In my opinion, Adrian Gottlieb is one of the finest young figurative painters working in the classical tradition today.

His elegant, timeless designs speak with quiet authority.

By contrast, the most financially successful figurative painter working in the classical style today is John Currin:

Currin lacks Gottlieb's talent, but this painting recently sold for $5,458,500-- hundreds of times more than a painting by Gottlieb.

Compare the work of these two artists and see if you can explain this huge disparity. I'll give you a hint: it has nothing to do with the quality of the images.

Mia Fineman, art critic for Slate, offers the following explanation for why the art market adores Currin:
This year, the name on everybody's lips is John Currin, whose midcareer retrospective recently arrived at the Whitney Museum. By now, the major critics have weighed in on Currin's slyly satirical, figurative paintings, and the reviews have been unusually enthusiastic. There are some wildly different ideas about exactly what Currin is up to—New York Times critic Michael Kimmelman sees him as "a latter-day Jeff Koons" trafficking in postmodern irony while Peter Schjeldahl at The New Yorker finds him a blissfully sincere artist tapping into the timeless values of "mystery, sublimity, transcendence." But everyone is unanimous about one thing: John Currin can paint. In almost every review, Currin's technical skill is acknowledged with a kind of breathless wonder.
Currin's "technical skill" can't possibly account for his prices. Currin doesn't have the technical skill of Gil Evgren, let alone of Adrian Gottlieb. The level of technical skill that Fineman says excites "breathless wonder" in the fine art market is commonplace in the underpaid field of illustration. The contemporary fine art market turned its back on "technical skill" so long ago that it can no longer remember what skill looks like.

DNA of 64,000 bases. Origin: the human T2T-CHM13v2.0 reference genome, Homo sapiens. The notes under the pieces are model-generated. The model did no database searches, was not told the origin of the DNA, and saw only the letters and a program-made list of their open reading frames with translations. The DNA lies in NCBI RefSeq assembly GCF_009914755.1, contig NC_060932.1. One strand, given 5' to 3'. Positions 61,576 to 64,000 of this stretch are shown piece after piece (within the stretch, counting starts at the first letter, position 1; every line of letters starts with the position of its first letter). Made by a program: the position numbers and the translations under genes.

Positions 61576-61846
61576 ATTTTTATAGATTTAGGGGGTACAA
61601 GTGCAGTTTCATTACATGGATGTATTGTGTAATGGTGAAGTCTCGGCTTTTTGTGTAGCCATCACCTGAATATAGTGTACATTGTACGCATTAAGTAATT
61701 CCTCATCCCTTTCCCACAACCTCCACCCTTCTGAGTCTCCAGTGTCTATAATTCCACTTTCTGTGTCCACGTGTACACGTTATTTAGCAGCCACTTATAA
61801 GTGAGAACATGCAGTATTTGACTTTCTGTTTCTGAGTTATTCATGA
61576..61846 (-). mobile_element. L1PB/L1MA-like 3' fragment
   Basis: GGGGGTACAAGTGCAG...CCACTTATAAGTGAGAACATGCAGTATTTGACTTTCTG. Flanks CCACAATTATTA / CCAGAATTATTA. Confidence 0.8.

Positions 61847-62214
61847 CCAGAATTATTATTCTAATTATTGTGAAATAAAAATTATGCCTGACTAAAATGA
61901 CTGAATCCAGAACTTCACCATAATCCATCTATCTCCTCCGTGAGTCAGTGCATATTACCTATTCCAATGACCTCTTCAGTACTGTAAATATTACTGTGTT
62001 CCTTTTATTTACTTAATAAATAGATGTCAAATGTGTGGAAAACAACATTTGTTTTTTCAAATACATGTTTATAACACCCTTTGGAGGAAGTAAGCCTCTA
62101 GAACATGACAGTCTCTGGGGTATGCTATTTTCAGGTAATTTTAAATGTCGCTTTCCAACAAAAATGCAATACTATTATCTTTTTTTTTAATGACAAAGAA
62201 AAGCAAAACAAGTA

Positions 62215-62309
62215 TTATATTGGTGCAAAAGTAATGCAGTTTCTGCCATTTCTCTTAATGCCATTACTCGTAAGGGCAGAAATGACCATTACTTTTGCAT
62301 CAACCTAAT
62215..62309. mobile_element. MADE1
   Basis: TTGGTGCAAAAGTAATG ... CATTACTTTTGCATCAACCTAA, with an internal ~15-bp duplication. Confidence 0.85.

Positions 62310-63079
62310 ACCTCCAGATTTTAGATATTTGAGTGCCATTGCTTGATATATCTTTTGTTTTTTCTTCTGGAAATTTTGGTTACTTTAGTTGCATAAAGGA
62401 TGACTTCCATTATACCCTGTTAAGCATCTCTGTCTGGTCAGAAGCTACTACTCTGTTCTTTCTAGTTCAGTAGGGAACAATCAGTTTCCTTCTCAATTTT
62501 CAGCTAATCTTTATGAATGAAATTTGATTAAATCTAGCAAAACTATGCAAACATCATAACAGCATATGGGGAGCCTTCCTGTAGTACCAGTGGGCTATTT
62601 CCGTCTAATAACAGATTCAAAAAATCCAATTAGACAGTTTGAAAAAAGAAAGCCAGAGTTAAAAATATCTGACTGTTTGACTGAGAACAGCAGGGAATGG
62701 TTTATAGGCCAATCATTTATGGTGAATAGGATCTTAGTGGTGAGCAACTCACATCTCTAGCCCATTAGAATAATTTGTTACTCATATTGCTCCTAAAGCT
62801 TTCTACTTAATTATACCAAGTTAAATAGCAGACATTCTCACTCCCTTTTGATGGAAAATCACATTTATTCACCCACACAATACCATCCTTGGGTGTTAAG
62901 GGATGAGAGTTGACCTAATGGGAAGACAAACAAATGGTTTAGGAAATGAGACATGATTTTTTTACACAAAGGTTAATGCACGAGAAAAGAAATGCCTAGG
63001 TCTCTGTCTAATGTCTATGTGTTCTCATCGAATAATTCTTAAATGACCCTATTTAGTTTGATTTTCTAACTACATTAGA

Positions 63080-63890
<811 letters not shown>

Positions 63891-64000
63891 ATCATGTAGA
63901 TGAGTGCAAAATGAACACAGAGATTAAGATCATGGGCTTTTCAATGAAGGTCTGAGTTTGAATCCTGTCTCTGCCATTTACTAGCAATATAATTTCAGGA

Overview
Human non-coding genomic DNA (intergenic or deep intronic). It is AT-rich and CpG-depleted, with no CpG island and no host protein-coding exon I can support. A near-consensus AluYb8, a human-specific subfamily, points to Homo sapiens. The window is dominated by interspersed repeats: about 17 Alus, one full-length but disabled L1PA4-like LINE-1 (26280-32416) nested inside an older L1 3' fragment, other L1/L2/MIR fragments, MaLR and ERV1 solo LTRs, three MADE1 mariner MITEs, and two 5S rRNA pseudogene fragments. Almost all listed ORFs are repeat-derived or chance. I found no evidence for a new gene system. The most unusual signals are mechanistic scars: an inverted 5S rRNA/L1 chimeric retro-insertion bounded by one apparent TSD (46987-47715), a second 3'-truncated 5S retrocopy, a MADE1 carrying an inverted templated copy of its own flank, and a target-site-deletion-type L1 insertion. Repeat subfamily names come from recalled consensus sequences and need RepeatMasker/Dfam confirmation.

What else might account for the high price of a Currin painting? I suspect that Currin's "post modern irony," his "mystery, sublimity, transcendence" and the rest of the airy persiflage used by oleaginous art dealers accounts for at least $5 million of that price. The fine art world continues to value derivative paintings for the very same qualities that it fails to admire in the original. Like the pop artists before him, Currin draws upon "low culture" sources such as 1950s advertisements, pin up art, internet pornography and high school yearbooks. Patrons of the arts would save a lot of money if they had the taste and vision to recognize the value in the originals. However these qualities remain invisible to them until some dealer with a continental accent and an expensive suit points out the "post modern irony" in the image.

It does not bother me that art dealers prey on the credulity of wealthy simpletons and the venality of art speculators. To the contrary, it serves an important social function: it is a tax on stupidity. The faster that such people can be stripped of their money, the less damage they will be able to do to society.

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